Terry Savage

Social Security Says Bye to Paper Checks -- But Do Not Fear
 Q: My elderly mother received a notice that she will no longer get a Social Security check, but that her monthly amount must be deposited into her bank account. She doesn't have a bank account, except the joint account I use to manage her expenses.

What's this all about?

A: This is all part of the Treasury Department's efforts to save money and make delivery of payments more secure. Starting May 1, all new applicants for government benefits such as Social Security, Veterans Affairs or other federal benefits must receive the money electronically.

People who currently receive federal benefits by paper check must switch to direct deposit by March 1, 2013. The move to do away with paper checks is expected to save $1 billion over the next 10 years, as baby boomers start receiving retirement benefits.

According to the Treasury Department, it costs 92 cents more to issue a paper check than to make an electronic deposit.

And think of all the trees we'll be saving!

Already, the great majority of the 80 million receiving federal benefits get them via direct deposit. But the change has certainly created anxiety for many of the 11 million senior citizens still receiving benefits by paper check.

If you know of someone in this position, please show him or her this column -- and help them make the switch, which is easily done following the instructions that come in the envelope with their check -- or by going online to www.GoDirect.org. There is also a helpline at (800) 333-1795.

Actually, there are two alternatives to receiving a paper check. The money can be directly deposited into a new or existing bank account, either checking or savings. It will arrive securely, and once deposited you can write checks or pay bills online from your account. To get the direct deposit started, you'll need the bank's "routing transit number," which is found on the face of the check, as well as the bank account number.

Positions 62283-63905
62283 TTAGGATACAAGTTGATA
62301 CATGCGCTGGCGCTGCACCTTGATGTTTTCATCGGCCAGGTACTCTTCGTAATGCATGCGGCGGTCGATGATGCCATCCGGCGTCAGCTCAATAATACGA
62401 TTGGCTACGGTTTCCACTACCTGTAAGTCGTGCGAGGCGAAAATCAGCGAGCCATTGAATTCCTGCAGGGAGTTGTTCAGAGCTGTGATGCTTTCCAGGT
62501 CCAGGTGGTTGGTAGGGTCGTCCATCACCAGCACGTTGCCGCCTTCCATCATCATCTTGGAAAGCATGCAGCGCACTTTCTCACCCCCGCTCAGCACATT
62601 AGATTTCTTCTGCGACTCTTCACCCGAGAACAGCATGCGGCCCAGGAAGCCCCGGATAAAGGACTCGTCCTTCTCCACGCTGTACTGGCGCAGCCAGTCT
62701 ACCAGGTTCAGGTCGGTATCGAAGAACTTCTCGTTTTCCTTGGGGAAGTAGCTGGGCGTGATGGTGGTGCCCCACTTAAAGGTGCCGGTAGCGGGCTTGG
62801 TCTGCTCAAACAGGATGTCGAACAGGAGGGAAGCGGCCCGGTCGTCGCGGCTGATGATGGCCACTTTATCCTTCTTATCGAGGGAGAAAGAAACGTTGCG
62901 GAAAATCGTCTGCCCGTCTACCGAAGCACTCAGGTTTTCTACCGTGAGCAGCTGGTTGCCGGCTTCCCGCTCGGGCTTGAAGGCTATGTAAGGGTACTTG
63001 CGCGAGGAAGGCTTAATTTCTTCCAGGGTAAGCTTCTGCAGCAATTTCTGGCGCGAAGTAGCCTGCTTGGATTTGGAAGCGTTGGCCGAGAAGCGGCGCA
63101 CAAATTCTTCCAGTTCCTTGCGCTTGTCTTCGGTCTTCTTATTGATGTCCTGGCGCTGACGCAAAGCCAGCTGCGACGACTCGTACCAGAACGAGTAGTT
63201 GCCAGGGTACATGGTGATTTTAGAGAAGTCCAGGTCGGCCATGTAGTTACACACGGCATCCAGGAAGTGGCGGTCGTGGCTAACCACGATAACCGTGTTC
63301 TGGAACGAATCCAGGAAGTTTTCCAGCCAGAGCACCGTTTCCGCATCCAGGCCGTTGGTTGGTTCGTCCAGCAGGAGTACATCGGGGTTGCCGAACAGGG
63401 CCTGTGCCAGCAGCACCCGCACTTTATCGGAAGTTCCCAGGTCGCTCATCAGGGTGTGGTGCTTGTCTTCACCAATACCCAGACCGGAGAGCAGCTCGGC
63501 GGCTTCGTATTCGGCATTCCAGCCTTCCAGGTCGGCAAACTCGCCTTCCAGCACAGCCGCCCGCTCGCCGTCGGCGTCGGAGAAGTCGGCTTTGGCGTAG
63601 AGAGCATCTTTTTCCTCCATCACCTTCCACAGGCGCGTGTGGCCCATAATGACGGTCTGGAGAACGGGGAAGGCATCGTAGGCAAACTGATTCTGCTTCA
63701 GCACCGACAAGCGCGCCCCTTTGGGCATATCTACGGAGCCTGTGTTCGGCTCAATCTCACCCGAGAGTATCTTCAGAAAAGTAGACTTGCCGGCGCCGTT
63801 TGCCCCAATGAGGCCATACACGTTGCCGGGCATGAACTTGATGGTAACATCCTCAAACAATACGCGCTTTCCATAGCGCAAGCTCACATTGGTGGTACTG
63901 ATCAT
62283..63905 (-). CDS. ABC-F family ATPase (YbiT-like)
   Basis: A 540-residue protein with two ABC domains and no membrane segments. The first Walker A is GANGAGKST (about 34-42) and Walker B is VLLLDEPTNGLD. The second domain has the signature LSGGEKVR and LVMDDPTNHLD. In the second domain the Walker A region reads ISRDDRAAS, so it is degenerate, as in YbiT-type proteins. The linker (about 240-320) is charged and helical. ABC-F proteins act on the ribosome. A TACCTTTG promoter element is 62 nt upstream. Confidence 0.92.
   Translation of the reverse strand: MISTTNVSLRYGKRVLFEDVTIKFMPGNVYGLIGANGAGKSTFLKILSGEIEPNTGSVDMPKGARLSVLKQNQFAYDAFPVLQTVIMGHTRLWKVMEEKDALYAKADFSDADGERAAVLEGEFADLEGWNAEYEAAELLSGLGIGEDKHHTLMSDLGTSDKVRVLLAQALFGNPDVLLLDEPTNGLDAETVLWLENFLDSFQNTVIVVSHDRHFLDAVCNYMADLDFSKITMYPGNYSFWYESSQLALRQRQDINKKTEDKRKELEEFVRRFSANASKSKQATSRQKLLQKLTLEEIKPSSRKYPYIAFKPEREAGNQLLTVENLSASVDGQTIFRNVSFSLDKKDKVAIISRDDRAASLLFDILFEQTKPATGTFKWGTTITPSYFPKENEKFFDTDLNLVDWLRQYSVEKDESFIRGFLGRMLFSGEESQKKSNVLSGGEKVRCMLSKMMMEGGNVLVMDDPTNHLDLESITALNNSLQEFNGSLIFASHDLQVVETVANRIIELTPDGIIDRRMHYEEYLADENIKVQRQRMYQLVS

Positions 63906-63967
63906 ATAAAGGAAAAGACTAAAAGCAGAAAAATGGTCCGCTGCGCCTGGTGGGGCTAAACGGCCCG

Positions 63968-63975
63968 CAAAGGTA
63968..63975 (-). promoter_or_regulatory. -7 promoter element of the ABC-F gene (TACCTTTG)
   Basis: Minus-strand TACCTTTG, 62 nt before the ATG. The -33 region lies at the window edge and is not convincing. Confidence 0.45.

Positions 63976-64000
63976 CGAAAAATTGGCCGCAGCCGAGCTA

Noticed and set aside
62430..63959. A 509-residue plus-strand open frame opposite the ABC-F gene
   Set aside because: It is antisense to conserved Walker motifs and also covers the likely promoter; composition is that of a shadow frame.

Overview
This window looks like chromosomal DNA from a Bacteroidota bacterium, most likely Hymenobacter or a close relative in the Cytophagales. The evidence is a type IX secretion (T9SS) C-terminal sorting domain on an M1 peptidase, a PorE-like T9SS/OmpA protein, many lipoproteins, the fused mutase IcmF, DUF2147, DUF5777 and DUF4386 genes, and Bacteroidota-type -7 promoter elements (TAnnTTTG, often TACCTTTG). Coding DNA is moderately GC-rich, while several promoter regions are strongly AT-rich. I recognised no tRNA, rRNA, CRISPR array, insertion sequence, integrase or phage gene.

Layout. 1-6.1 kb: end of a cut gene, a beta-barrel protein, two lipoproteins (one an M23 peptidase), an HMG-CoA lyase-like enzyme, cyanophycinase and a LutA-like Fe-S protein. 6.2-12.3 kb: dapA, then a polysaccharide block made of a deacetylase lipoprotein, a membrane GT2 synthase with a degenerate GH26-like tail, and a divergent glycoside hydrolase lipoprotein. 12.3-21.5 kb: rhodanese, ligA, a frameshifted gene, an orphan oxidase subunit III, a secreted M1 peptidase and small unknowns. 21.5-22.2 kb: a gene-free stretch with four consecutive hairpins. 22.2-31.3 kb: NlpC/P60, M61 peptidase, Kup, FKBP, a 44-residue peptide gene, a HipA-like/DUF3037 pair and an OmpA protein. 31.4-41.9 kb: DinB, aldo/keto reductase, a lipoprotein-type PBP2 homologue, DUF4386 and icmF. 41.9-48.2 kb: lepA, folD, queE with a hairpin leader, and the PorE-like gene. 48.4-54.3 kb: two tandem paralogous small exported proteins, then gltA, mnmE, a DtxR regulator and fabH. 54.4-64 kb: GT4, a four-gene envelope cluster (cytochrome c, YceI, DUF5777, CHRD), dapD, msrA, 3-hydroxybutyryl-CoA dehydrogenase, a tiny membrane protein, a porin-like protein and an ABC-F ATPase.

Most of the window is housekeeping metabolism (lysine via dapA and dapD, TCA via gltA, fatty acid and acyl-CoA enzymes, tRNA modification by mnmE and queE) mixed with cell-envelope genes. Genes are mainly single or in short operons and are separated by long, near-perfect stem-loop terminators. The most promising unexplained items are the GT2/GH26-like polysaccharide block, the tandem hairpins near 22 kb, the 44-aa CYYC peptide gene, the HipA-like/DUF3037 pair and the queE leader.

Or the money can be directly deposited onto a "DirectExpress" Debit MasterCard, created especially for this purpose. That card can be used at any merchant that accepts MasterCard, or at ATMs to withdraw cash. You get one free cash withdrawal every month, but you can also get cash back with purchases for no additional fee.

There are no sign-up, monthly account or overdraft fees for this MasterCard. You'll have 24-hour access to your money, seven days a week. And you'll have the complete protection against fraudulent use of your card that is given to all MasterCard users. For 75 cents a month, you can also get a paper statement mailed to you, showing your activity.

So if you know a senior who needs to make the switch, please don't let him or her agonize over this change.


Here's a question I received many times Wednesday afternoon after Fed Chairman Ben Bernanke spoke: What did he say -- and what does it mean to me?

Judging by the number of words it took the Fed chairman to get his message across in his first live press conference after a Fed meeting, it's no wonder you might be a little confused.

Bernanke said the Fed would end its excessive money printing on schedule at the end of the second quarter -- and might even start tightening up a bit over the summer. The Fed expects inflation to be just below 3 percent, as a result of rising oil prices, and "core" inflation -- without food and energy (for those who can live without food or energy) to be only about 1.5 percent. Bernanke was only slightly optimistic about unemployment, which he said would likely stay in a range of 8.4 to 8.7 percent.

But the markets weren't confused. They believe higher inflation is on the way as a result of all the recent money and credit creation. That fear continues to push gold up, to a dramatic new high of $1,527 an ounce, while the dollar fell to a new three-year low.

Why were stocks up? A lot of the money being created has also moved into stocks.

The S&P 500 stock index is up about 30 percent since the Fed started its QE2 move to ease and create credit. There's an old rule in the stock market: Don't fight the Fed.

And that's The Savage Truth.

Terry Savage is a registered investment adviser and is on the board of the Chicago Mercantile Exchange. She appears weekly on WMAQ-Channel 5's 4:30 p.m. newscast, and can be reached at www.terrysavage.com. She is the author of the new book, "The New Savage Number: How Much Money Do You Really Need to Retire?"

To find out more about Terry Savage and read her past columns, visit the Creators Syndicate Web page at www.creators.com.


Terry Savage

Terry Savage is a nationally known expert on personal finance and a regular television commentator on CNN, CNBC, PBS, and NBC on issues related to investing and financial markets.

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